2020 Nobel Prize in Chemistry for the development of a method for genome editing
The 2020 Nobel Prize in Chemistry has been awarded to Emmanuelle Charpentier and Jennifer A. Doudna for their research on the CRISPR / Cas9 technique. The initial discovery of the existence of CRISPR systems was due to the microbiologist Francisco Juan Martínez Mojica from Alicante (Spain). Genome editing technologies derived from CRISPR / Cas9 have great potential to meet the challenges that question Food Security in a world whose population will continue to grow to exceed 10 billion people by the end of this century. Through genomic editing, it is possible to shorten plant improvement processes from a few years to a decade. It is necessary, as claimed by the scientific community, that plants obtained by editing genomes by CRISPR / Cas9, that eliminate unwanted genes or DNA sequences, which in many cases are identical events to those that occur in nature, are not considered transgenic.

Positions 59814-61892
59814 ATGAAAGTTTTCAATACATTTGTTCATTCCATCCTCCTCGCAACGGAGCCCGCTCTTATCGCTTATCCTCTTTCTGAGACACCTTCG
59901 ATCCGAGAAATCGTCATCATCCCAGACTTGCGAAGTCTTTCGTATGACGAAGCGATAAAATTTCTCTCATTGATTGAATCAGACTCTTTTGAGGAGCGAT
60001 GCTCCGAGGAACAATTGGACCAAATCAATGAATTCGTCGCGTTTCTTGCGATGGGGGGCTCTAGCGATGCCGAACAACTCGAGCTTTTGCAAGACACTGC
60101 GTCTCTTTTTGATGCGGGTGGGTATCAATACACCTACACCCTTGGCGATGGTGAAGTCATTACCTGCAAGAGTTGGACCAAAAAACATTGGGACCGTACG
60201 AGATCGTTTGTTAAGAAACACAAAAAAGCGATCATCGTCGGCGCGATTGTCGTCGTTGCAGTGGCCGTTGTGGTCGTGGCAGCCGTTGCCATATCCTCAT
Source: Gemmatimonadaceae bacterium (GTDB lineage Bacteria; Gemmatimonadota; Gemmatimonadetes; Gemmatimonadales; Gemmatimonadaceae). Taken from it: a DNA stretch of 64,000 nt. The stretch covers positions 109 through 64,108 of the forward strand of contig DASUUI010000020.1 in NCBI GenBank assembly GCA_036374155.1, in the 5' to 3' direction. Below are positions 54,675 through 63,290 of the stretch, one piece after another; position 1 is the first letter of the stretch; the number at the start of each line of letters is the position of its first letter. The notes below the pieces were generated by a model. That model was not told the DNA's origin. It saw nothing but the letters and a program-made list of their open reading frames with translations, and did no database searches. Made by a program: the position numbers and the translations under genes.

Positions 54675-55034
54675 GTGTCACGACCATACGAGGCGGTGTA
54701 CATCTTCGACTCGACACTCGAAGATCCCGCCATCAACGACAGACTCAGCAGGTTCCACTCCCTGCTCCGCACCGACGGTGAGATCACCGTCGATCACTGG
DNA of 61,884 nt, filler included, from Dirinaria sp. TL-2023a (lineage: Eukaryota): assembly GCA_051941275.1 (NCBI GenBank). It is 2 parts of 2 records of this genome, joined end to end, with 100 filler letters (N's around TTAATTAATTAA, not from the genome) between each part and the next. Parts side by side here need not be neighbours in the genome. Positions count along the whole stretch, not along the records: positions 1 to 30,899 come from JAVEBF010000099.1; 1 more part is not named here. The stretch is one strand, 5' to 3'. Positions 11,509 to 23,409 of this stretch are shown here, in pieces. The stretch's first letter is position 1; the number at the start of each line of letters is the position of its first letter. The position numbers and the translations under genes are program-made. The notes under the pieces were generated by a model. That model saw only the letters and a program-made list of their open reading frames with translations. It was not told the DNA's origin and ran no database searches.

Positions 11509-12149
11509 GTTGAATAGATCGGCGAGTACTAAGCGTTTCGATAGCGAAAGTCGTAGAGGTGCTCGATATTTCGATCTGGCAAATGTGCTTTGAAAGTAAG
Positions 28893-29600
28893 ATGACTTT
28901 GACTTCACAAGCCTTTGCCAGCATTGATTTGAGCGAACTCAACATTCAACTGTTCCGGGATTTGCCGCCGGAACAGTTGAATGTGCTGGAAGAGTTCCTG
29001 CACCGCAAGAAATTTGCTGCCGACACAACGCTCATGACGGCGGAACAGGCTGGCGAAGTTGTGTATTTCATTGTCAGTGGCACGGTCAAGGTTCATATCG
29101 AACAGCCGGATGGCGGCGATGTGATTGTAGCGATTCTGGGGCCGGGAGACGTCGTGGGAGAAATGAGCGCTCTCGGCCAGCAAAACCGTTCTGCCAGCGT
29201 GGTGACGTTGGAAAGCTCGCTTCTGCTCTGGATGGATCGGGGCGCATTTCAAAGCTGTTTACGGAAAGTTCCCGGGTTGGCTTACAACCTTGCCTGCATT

This recognition from the Swedish Academy of Sciences represents an opportunity for medicine, agriculture and food. In this sense, the Triptolemos Foundation has prepared the document “Food safety and innovative tools with a focus on a sustainable global food system”.